PART 1: My COVID Reading List from March/April 2020

Some weeks ago I listened to Eben Kirksey’s webinar in relation to COVID-19 (SARS-CoV-2). It was a tad of fresh air in comparision to the dogmatic perspectives on biological phenomenon so many of us are schooled in. For me however, the webinar was very light going having studied genetics and being an anthropologist foucssed on more-than-human relations. When I told a friend this they suggested I share my reading list, as Kirksey had based his webinar on a reading group. So here it is in 5 parts:

Getting Biological

There is a real need for people to be educated in some basic understandings of biology and genetics that are not so deeply flawed, so as to even begin to unpack the root issues raised by the following readings. Otherwise, talks like Eben’s will have to necessarily remain in the realm of being a basic lesson in biology.

I would like to suggest a good textbook on things like embryological and developmental genetics or epigenetics.  I can’t really specify one. I started with this though and then focussed on self-educating myself out of its more dogmatic parts. Unfortunately I have found no single book that encompasses a revolutionary understanding of biology, although my slow famialirisation with Gregory Bateson’s work suggest’s it would be a preamble to it.

Aside from that complex canon, which is effectively a combination of ecology, systems thinking and reflexive anthropology (a key dimension of a future biology) I guess I can suggest a few other books:

There is the very accessible Jonathan M. Marks’ The Alternative Introduction to Biological Anthropology. There is Tim Ingold’s The Perception of the Environment which covers some of the ground Bateson covers  – the chapter on OFT being one of my favourite chapters of all time. Or why not try a film in the form of Symbiotic Earth about Lynn Margulis’ work.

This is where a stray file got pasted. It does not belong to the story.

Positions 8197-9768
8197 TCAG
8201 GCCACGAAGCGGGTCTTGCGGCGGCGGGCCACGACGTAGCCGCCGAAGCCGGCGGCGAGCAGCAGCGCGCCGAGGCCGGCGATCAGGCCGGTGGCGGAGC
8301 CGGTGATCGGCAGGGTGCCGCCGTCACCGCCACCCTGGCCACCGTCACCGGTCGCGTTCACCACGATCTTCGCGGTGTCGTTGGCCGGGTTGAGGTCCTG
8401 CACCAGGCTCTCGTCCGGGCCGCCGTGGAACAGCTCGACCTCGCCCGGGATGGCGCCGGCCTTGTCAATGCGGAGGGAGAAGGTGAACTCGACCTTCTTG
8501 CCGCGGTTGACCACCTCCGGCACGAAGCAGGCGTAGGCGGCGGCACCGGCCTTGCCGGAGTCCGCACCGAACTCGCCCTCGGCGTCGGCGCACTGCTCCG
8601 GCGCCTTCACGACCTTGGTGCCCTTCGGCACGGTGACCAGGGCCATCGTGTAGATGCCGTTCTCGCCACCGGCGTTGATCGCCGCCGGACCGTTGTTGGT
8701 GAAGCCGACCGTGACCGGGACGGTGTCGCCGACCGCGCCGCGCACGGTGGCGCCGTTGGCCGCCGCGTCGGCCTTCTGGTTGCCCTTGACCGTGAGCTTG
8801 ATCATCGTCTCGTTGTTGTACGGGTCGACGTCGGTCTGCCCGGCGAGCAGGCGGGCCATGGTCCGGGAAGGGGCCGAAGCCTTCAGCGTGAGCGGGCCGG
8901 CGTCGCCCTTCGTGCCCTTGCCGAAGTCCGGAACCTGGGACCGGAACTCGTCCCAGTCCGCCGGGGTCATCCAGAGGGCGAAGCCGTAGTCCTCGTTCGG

I have also just started The Black Box of Microbiology and looking forward to The Idea of the Brain: The Past and Future of Neuroscience. Solid histories of different dimensions of biology. Obviously one can just go total STS on it with Latour et al. but that is sort of another story.

Right now if you need one choice I would start with ‘The Next Great Migration’ by Sonia Shah who is neither a scientist or virologist. But she raises a fundamental issue of migration and belonging in the form of easy reading. It digs into the heart of the matter: life as dynamic and adatable processes versus life as a long war of things that belong in set places whilst the excess are lemmings.  Its concluding chapters are a bit naff but the general jist is very much worth it if you are not already beyond blind localism in terms of humans and nonhumans and its entanglement with social evolutionism.

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